Why Birth Control Is an Economic Issue
Birth control is perhaps the biggest asset to female autonomy in modern history, and the ability to access free contraception should be a right for anyone who wants it. But access to birth control is not simply a “women’s issue” — it’s an economic issue that is inallof our best interests.
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Consider the following:
- Almost half of pregnancies in the U.S. are unplanned. The cost of those births are . The total cost is between .6 and .6 billion every year.
- Significantly reducing unintended pregnancies would .
- Giving women early access to birth control pills accounted for “.”
- Mothers who were able to control their fertility with contraception had children .
- 51 percent of women reported that contraception allowed them to complete their education, and 50 percent said contraception enabled them to work.
Since the Affordable Care Act required insurance companies to cover birth control at no cost to the consumer, women have saved a — and that’sonlyon birth control pills. And the pill isn’t the only type of birth control that’s become affordable — spending on IUDs .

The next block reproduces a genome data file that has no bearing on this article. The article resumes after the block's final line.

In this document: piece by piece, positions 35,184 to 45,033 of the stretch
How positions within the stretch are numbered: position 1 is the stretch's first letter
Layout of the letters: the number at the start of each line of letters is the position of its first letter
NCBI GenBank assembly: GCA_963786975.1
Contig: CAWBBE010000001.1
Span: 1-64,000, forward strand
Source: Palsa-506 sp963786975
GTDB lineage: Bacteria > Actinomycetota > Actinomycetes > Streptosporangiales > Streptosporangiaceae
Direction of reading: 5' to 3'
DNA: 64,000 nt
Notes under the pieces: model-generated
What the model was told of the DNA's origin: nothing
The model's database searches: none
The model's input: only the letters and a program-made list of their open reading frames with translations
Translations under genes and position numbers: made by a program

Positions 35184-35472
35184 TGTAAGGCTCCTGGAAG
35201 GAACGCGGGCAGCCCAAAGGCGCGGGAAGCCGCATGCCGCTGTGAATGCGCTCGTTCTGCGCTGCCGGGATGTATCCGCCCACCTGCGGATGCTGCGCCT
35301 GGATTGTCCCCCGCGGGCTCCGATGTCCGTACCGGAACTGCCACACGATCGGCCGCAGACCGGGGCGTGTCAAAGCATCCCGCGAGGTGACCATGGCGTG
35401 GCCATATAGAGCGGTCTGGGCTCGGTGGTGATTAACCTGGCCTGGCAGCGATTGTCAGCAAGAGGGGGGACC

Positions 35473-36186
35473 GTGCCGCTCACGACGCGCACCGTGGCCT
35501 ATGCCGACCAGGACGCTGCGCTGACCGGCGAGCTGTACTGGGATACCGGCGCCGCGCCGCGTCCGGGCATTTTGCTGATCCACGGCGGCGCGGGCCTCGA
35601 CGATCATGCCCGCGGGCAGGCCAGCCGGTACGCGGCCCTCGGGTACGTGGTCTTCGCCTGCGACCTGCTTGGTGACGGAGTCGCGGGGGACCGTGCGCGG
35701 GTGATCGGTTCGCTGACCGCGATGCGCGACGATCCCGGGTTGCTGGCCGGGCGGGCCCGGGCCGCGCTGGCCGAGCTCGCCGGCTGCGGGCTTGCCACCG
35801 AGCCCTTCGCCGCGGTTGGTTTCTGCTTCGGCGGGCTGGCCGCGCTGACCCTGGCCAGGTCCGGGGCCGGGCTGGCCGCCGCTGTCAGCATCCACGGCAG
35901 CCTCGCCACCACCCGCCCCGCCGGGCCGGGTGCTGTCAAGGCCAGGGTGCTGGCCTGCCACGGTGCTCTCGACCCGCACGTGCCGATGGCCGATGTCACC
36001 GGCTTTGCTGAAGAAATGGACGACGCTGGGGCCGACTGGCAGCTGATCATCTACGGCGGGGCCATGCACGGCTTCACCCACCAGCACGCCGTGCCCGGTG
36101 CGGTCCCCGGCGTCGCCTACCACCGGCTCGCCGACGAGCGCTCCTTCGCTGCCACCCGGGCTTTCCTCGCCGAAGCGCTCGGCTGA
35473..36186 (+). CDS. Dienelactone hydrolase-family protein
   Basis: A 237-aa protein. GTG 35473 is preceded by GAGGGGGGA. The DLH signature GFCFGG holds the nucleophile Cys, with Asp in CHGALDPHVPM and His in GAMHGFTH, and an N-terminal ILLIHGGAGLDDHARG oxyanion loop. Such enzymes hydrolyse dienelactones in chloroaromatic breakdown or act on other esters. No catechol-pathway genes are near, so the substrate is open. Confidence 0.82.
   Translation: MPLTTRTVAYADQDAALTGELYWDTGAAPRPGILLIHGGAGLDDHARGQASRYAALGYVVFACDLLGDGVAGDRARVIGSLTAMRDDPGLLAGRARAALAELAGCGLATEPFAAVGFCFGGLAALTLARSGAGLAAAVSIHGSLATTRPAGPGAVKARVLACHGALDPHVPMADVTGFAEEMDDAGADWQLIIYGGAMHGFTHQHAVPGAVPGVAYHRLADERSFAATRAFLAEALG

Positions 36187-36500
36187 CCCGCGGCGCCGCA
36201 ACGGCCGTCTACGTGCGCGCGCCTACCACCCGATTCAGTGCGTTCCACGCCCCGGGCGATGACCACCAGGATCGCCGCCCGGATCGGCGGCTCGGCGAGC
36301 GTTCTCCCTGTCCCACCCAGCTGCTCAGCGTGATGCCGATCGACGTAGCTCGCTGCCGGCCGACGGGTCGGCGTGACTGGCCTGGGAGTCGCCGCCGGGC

But despite the inroads made by the Affordable Care Act, we have a long way to go in terms of making birth control completely free and accessible. For example, if your workplace chooses not to cover your birth control because of ethical or religious reasons, you’re stuck paying for your contraception out of pocket. With copays ranging from for the pill (and significantly more for long-term, more effective contraceptives such as IUDs), paying for birth control can be cost prohibitive.
This is especially true for women with low incomes — women for whom an unintended pregnancy could be especially financially devastating. And there are other ways to limit access — only without the consent of a parent,and.
If the necessity for accessible birth control isn’t immediately clear from those stats, how about hearing directly from the women affected? A started by Planned Parenthood encouraged women to share how birth control helped them. Here are a smattering of replies:
(and still does) take control of my body, my choices, and keep my attention focused on my education and future!
— Rachel (@racheldyer100)
move my career forward by working demanding jobs & moving across the country multiple times. Also yay less acne!
— The Happy Feminist (@HappyFeminist)
Study abroad. Earn a BA. Get married. Go to grad school.
— Meredith (@MereBny)
— Lisa Yarrow (@LisaYarrow1)
It’s not rocket science. The gives women economic autonomy.
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